For her part, however, the wife argued that the sharing principle should apply and that she should receive half of the total pot. During the marriage, she had thrown herself into helping the husband with his business, which she had been instrumental in turning round from the brink of insolvency.

The Court found that, before the marriage, the husband had built up a substantial bedrock of wealth. He had also not made any specific promise to the wife that she would be entitled to half of everything. However, his business had been losing money heavily before the wife became involved and he had failed properly to acknowledge the value of her contribution.

Factoring in the value of assets that the husband had brought into the marriage, the Court ruled that the wife’s entitlement should be assessed on the basis of need. A global award of £2.3 million to the wife – leaving over 75 per cent of the total pot with the husband – was an entirely fair outcome. The award to the wife was substantially more generous than offers made by the husband during pre-trial negotiations.

This article is featured in the and the full Birmingham Post Rich List can be read at  Birmingham Post Rich List 2017.

For further information on this article, please contact Karen Moores on 0121 698 2200, email, contact one of our family & childcare team  or fill in our online enquiry form.

Love is no respecter of national boundaries and married couples often have links to numerous different countries, giving rise to difficulties in deciding where disputes should be resolved if relationships end in divorce. However one Court of Appeal case showed that, at least within the European Union, there is a system in place to prevent national courts stepping on each other’s toes.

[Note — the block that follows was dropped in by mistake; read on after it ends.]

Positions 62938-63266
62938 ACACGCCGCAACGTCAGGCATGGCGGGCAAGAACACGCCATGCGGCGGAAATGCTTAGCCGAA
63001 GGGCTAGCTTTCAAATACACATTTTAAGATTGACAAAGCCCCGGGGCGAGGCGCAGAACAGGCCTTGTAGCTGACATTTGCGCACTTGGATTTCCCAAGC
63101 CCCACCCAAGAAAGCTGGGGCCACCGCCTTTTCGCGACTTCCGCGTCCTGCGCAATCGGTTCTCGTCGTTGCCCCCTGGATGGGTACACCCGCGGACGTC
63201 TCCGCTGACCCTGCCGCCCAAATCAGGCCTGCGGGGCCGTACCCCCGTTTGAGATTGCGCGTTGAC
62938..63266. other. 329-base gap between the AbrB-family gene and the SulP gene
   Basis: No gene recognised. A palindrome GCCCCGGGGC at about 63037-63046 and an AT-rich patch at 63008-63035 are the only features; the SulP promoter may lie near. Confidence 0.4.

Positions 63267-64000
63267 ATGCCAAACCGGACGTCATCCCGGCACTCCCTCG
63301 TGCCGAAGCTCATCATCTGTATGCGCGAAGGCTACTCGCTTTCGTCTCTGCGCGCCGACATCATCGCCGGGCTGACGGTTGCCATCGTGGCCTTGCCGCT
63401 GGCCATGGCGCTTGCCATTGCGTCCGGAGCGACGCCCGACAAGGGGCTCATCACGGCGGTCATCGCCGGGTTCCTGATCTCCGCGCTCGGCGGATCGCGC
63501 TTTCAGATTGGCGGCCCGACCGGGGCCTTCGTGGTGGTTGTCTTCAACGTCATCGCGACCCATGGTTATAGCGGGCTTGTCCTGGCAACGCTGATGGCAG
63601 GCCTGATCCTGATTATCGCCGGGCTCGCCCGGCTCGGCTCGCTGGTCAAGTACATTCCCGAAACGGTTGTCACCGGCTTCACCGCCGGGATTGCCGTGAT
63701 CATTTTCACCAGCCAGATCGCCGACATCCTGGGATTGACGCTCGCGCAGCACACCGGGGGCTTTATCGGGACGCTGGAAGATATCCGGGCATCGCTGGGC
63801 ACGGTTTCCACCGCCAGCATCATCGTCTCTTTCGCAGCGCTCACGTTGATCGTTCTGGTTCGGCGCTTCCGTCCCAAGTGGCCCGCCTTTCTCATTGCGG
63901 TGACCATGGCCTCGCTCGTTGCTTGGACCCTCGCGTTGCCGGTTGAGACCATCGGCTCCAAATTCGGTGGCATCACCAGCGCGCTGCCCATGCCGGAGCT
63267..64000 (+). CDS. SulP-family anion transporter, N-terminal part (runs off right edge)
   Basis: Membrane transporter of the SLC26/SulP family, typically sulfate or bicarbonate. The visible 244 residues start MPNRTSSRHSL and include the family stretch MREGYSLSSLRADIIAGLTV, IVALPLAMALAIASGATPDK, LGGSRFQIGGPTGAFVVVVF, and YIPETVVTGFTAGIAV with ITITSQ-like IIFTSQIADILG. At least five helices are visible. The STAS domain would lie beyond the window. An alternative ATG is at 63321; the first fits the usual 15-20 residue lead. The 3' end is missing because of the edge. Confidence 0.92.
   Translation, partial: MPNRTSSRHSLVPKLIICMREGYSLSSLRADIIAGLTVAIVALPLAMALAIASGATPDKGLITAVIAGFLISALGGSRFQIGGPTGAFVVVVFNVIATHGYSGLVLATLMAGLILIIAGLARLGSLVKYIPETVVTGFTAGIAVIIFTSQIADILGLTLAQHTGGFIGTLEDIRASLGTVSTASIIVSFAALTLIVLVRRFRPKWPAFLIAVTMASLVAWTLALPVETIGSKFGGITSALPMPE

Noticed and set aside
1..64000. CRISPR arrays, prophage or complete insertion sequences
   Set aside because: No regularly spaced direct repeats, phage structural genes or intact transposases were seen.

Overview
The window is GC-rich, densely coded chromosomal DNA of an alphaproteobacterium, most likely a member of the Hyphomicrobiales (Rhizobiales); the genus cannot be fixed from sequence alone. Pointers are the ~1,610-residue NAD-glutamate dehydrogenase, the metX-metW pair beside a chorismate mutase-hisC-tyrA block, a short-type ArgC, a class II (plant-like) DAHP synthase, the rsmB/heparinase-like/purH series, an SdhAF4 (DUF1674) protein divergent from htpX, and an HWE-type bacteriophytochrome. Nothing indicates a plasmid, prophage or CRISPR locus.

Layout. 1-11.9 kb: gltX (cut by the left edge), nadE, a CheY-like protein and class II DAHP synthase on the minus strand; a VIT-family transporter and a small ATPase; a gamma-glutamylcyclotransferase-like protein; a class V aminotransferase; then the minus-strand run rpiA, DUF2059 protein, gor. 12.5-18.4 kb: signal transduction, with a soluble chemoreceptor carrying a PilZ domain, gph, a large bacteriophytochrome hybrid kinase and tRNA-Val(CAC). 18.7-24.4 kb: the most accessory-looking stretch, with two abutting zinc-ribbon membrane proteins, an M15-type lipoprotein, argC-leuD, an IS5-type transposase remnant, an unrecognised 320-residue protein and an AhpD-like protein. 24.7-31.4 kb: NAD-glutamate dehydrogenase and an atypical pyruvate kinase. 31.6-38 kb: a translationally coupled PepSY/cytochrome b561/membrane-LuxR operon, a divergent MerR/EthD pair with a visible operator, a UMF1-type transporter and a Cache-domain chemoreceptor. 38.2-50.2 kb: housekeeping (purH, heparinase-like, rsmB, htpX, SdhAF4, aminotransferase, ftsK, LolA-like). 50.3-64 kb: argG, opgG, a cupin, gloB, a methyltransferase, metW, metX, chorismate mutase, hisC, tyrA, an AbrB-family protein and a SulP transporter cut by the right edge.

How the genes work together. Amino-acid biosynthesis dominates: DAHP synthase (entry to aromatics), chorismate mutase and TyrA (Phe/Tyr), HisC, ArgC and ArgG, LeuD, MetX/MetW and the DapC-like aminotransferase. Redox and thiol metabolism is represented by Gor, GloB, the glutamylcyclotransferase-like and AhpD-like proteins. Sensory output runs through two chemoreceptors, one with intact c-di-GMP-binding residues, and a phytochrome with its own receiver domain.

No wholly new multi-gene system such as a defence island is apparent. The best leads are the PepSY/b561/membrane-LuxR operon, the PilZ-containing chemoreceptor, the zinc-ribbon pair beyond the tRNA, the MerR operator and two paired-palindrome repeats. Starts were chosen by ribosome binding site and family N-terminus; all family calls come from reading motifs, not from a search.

The case concerned a wealthy couple who had been engaged in financial wrangling for 15 years since their separation. They were divorced following proceedings in France and there were ongoing proceedings in Poland in respect of the division of marital assets. The focus of their dispute in England was a £2 million property in London that they had acquired during the marriage.

The property was held in the former couple’s joint names and the ex-wife sought an order under the Trusts of Land and Appointment of Trustees Act 1996 requiring its sale and equal division of the proceeds. The ex-husband’s plea that the English courts had no jurisdiction to entertain that claim did not persuade a judge.

In rejecting his appeal against that ruling, the Court found that exclusive jurisdiction to resolve the dispute was conferred on the English courts by Council Regulation (EC) No. 44/2001 on Jurisdiction and the Recognition of Judgments in Civil and Commercial Matters. The house was immovable property, situated in England, and the English courts were thus best placed to resolve the issues involved in the case.

For divorce matters please contact Amanda Holland on 0121 698 2200, email or fill in our online enquiry form.